February 27, 2013 at 2:18pm     
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bevballew
If you decide you really don't want it I would do something to cover it so the next homeowner may want it and all that would be needed is to remove what you use to cover it.
February 27, 2013 at 6:09pm   
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bookwench
We didn't do anything to our rocks except give it a good scrubbing. However, we did cover up the rough hearth with a concrete-like plaster skim. I really like the "unfinished" quality of the plaster. Also, we took out the ugly mesh screen. Inside the firebox, we had a plumber run a perforated pipe and filled the bottom with fireplace glass. It's now just flames coming out of black glass--very neat looking.
February 27, 2013 at 9:30pm     
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HERE Design and Architecture
It is a very large fireplace with some nice stone - maybe a little large for the room - but I think that if you simplify it just a little you might be happier with it. I would replace the tiles that are immediately above and below the firebox with a dark grey matte finish material - could be stucco or stone - and then replace the hearth surface with a similar dark grey matte finish. I used 2x2 concrete pavers for a hearth and it worked well. Then I would hang a large painting there - like a Franz Klein - to break the scale down a little and relate it back to your highly finished furnishings.
February 27, 2013 at 10:04pm   
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bevballew
I say put artwork and maybe a mantle, at least for now. You may end up loving it and not regret changing. It is too beautiful to just discard. Go thru houzz and see the beautiful rooms with your style of,fp. Stunning!
February 28, 2013 at 5:53am     
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Brown Bros. Masonry
Tall, beautiful fireplaces can add so much depth and character to a room. Perhaps a mantle might be what's lacking...but a change in the stone color may help you love your fireplace even more. I definitely feel you need a mantle, possibly a wide beam style. And maybe a softer color of stone or a smoother finish. There is such a variety, especially with natural stone.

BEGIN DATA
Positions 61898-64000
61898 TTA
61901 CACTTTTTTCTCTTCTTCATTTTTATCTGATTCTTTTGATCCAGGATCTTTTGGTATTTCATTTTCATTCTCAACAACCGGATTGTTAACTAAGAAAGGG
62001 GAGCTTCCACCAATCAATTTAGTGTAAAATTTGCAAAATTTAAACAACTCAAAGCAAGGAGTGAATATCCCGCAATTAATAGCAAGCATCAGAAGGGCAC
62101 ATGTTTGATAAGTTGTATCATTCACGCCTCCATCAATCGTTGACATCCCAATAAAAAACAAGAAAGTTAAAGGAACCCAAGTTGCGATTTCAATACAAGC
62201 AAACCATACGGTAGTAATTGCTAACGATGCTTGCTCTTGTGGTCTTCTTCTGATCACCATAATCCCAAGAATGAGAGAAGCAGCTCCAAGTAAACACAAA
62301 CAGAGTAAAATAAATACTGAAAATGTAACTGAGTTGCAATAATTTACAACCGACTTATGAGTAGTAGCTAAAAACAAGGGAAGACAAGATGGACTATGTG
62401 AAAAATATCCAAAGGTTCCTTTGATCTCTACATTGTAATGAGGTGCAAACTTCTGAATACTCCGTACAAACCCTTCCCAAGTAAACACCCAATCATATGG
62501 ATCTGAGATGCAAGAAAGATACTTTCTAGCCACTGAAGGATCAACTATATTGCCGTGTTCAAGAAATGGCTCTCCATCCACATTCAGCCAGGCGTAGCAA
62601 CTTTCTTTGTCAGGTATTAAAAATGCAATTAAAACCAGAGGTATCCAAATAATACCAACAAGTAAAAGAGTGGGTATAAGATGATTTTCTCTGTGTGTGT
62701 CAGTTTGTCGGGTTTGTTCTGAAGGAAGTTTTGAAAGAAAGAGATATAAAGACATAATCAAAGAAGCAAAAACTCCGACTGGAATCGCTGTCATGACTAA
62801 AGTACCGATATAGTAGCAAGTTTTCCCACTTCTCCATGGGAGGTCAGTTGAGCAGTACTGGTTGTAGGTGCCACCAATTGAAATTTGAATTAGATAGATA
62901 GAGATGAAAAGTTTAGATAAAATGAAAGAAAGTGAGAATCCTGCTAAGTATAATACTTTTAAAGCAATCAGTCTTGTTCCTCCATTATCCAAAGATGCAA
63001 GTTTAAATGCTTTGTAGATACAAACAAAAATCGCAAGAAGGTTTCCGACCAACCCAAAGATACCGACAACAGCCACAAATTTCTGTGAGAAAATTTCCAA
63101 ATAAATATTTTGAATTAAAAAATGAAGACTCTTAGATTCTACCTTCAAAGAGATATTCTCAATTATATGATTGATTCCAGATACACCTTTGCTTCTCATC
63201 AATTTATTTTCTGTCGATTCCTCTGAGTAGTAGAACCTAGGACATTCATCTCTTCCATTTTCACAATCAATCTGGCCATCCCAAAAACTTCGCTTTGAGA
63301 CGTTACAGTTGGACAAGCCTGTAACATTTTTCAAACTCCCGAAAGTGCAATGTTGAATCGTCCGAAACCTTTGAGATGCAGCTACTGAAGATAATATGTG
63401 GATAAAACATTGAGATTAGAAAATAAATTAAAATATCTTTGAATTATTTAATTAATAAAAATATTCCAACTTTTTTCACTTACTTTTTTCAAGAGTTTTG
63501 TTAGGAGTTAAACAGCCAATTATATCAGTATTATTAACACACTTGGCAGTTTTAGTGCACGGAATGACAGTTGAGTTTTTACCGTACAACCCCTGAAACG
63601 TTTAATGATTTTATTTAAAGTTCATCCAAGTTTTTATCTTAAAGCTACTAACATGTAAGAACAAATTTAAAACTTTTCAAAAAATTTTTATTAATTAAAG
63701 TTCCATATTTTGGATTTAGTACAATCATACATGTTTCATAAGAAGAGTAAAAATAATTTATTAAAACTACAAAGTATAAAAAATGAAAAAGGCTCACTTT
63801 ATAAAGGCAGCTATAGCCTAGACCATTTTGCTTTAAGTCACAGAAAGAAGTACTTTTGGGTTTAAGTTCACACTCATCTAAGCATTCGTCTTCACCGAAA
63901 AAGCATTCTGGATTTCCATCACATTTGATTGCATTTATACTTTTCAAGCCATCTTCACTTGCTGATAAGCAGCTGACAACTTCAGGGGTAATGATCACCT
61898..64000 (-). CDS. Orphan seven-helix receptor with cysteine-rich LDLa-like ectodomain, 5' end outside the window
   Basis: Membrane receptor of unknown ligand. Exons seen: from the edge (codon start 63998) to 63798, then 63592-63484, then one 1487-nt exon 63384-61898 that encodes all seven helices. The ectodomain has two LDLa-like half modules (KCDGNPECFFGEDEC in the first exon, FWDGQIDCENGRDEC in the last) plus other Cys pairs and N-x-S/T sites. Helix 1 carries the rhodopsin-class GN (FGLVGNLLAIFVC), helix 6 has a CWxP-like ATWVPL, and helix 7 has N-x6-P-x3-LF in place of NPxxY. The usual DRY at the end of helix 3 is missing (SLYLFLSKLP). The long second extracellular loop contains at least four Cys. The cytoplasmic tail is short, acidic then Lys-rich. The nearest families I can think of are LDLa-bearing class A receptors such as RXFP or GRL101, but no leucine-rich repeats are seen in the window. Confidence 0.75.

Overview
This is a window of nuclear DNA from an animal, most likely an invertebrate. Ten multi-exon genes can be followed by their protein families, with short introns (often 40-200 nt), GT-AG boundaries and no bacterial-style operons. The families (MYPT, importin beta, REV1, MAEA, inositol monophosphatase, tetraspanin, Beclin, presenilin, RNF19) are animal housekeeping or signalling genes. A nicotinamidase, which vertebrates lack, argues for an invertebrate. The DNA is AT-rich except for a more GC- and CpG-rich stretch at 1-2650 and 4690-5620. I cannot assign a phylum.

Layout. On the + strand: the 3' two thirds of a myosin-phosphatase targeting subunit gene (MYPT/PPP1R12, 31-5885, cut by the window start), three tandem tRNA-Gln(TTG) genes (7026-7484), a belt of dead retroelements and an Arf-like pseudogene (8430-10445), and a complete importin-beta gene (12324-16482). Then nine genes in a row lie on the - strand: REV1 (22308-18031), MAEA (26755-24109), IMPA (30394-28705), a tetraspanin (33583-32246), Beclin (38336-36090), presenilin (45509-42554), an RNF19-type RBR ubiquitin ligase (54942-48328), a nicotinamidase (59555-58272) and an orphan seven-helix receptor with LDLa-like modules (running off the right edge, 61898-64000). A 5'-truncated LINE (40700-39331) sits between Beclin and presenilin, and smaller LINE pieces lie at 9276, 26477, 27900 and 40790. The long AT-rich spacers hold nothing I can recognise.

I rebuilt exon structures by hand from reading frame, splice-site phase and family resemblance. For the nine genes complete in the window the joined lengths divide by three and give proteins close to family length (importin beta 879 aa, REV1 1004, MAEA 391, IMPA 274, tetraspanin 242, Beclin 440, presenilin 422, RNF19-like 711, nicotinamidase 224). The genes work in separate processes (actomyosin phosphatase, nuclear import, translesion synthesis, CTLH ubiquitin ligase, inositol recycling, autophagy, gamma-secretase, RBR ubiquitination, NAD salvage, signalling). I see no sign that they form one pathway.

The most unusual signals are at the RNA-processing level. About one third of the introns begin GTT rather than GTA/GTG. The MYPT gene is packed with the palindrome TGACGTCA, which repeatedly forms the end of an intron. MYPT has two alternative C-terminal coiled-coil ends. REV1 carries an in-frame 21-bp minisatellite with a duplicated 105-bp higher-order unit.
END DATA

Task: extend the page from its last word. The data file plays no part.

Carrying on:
March 1, 2013 at 2:25pm   
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Brown Bros. Masonry
one more with grey colored stone...look beyond the ugly, red plastic flooring protector.
March 1, 2013 at 2:27pm   
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Connie
I think that the windows either side at ground level, should be closed in/ made smaller. they are competing too much, and makes it busy. I can imagine it with walls either side, and bookshelves or couch pulled up in the front. It needs a solid wall around it to "ground" it into the room, if that makes sense - sort of looks like its floating, or about to topple over, because its so big/beautiful. But you porobably have a great view? Definately a big chunky mantle, and a picture or mirror (not the moose head, please)
March 1, 2013 at 2:49pm   
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Emerson Brothers, LLC. Home Remodeling
I agree with the Sheetrock idea. I would add glass mosaics on the lower half under a large modern style mantle.
March 1, 2013 at 4:51pm   
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janowins
Don't you dare cover that up!! Look at what it adds to the space. It's beautiful. Give it a gorgeous mantle and put shutters on your windows instead of the drapes and I think you'll be off to a great start!
March 1, 2013 at 6:21pm     
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fbal
Go for earthy paint scheme, I'd even go as far as add to the "stone" look of the room by getting some of these amazing pebble cushions, I they even exist in super oversized version for a greater visual impact
March 1, 2013 at 9:25pm     
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Matt Patterson Custom Homes
I skin fireplaces I dislike with slab granite or marble, slate, limestone or travertine.
March 1, 2013 at 10:08pm   
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That Creative Feeling by Dina
Wow I think you have an awesome stone fireplace you just need to link it to the rest of the room. Your daybed looks great too. Maybe consider a mantel and large mirror to break the stone up a bit. And then pick a rich dark tone from the stone and paint the dining room wall so the room balances.
March 1, 2013 at 10:19pm     
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Caitlin Crosse
Personally, I would install a larger fireplace and that's it.
March 1, 2013 at 11:37pm   
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sgurfein
Or you can try framing the bottom and keeping the upper part of the fireplace open....
March 2, 2013 at 5:56pm   
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Hayley French
I love it ... It is beautiful . Do a bit of research around the mantle but don't get rid of the rock. I agree with others change the rest of the room. Keep us posted as to it's fate
March 2, 2013 at 6:12pm